8. COGNITION AS LIFE Agency and cognition is a property of all living organisms. Agents themselves can consist of networks of agents, recursively. A single biological cell consists of network of agents. Networks of cells form tissues that form organs that form organisms that organize in ecologies. The question is how artifactual agents should be built in order to possess different degrees of cognition and eventually even consciousness. Is it possible at all, for an artifactual agent to be cognitive given that cognition in living organisms is a deeply biologically rooted process connected to survival?

    9. LANGUAGE AS A TOOL OF HIGH LEVEL COGNITION Increasing levels of cognition developed in living organisms evolutionary, starting from basic automatic minimally adaptive behaviours such as found in bacteria and even insects (even though insects have nervous system and brain, they lack the limbic system that controls emotional response to physical stimuli, suggesting they don't process physical stimuli emotionally) to increasingly complex behaviour in higher organisms such as mammals.

    10. LANGUAGE AS A TOOL OF HIGH LEVEL COGNITION Recent advances in natural language processing, such as Watson computer that wins Geopardy, present examples of developments towards machines capable of both “understanding natural language” and “speaking” in a human way. Along with reasoning, language is often considered a high-level cognitive activity that only humans are capable of. Can AI “jump over” evolutionary steps in the development of cognition and base language use on pure machine learning from vast data sets?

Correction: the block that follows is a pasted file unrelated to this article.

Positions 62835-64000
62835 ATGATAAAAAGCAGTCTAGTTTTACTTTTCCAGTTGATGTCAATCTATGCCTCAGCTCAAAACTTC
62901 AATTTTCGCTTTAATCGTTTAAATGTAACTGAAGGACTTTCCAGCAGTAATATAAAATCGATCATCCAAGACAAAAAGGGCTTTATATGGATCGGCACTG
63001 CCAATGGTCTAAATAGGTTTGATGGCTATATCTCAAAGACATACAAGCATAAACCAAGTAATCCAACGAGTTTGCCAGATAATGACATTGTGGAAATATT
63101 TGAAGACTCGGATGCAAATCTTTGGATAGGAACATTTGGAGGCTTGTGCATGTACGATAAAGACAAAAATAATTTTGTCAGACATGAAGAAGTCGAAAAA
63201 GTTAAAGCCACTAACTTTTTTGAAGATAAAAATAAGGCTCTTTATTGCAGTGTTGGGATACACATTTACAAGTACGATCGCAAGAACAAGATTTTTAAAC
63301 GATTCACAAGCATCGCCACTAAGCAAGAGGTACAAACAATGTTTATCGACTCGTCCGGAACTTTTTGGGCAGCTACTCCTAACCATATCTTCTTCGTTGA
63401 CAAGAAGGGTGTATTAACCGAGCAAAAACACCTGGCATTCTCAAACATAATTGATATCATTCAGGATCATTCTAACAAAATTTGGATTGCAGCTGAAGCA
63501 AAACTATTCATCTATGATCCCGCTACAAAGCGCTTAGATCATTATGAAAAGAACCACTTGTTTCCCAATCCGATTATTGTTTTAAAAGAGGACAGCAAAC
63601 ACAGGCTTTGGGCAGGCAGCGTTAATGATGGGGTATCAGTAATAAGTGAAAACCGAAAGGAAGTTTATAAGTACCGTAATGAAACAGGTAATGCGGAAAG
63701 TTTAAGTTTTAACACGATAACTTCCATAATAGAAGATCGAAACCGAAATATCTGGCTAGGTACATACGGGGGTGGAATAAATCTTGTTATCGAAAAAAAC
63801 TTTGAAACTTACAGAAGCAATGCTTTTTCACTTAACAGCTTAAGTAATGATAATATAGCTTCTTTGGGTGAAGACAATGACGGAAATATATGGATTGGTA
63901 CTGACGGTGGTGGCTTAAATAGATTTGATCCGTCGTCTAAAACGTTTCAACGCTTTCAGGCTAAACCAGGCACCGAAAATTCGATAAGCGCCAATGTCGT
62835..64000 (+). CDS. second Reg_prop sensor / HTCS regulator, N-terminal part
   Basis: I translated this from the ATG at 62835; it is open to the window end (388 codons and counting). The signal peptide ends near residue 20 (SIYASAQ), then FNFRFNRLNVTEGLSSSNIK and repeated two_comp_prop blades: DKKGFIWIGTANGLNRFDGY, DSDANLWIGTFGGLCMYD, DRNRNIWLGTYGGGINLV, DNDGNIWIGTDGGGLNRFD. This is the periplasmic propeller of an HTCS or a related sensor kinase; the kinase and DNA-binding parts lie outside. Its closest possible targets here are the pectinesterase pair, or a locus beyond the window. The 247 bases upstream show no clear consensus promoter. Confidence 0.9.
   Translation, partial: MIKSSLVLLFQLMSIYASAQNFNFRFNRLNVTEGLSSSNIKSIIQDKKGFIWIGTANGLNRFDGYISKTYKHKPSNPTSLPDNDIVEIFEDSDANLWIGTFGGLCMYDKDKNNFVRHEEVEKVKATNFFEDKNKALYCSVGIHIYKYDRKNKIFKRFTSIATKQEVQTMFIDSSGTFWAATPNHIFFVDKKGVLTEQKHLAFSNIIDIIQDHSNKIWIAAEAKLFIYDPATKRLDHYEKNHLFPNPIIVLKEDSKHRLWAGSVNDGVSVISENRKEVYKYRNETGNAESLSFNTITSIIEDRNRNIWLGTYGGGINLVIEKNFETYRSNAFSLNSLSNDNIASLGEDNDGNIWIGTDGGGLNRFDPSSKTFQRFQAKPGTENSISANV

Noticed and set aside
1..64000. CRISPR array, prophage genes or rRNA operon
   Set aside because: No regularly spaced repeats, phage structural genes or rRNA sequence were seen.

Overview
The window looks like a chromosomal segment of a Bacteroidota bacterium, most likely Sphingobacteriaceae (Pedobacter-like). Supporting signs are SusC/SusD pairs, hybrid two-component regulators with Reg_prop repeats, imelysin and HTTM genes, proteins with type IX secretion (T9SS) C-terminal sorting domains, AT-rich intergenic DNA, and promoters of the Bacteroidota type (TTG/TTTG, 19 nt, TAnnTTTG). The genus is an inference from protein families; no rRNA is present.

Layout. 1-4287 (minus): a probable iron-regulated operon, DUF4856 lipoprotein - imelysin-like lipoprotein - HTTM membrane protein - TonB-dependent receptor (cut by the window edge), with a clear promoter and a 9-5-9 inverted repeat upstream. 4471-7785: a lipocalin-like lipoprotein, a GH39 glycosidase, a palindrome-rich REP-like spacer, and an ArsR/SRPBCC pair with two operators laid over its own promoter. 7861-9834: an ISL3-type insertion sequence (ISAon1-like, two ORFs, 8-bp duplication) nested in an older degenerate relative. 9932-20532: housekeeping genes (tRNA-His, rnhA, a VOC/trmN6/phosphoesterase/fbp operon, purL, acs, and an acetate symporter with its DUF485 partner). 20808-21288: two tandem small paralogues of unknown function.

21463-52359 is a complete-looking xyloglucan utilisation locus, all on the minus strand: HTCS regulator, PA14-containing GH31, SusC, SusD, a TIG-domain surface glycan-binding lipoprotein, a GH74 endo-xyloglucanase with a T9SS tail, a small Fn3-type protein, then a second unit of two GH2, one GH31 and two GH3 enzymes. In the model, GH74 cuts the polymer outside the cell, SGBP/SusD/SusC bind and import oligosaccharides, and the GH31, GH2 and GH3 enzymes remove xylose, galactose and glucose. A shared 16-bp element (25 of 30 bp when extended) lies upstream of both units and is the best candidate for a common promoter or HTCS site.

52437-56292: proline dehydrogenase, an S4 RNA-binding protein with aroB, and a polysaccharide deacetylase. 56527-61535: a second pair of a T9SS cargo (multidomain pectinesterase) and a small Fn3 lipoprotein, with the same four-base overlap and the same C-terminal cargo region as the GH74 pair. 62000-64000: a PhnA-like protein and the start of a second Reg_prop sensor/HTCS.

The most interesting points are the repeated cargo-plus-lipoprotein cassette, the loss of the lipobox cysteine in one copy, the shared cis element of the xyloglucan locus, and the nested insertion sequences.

11. INFO-COMPUTATIONAL FRAMEWORK FOR STUDY OF COGNITION The framework for the discussion here is thecomputing nature in the form of info-computationalism. It takes reality to be information for an agent with a dynamics of information understood as computation. Information is a structure and computation its dynamics. Information is observer relative and so is computation. [1][4][5]

    12. INFO-COMPUTATIONAL FRAMEWORK FOR STUDY OF COGNITION Cognition is studied as information processing in such simple organisms as bacteria [6], [7] as well as cognitive processes in other, more complex multicellular life forms. We discuss computational mind and consciousness that have recently been widely debated in the work of Giulio Tononi [8] and Christoph Koch. [9]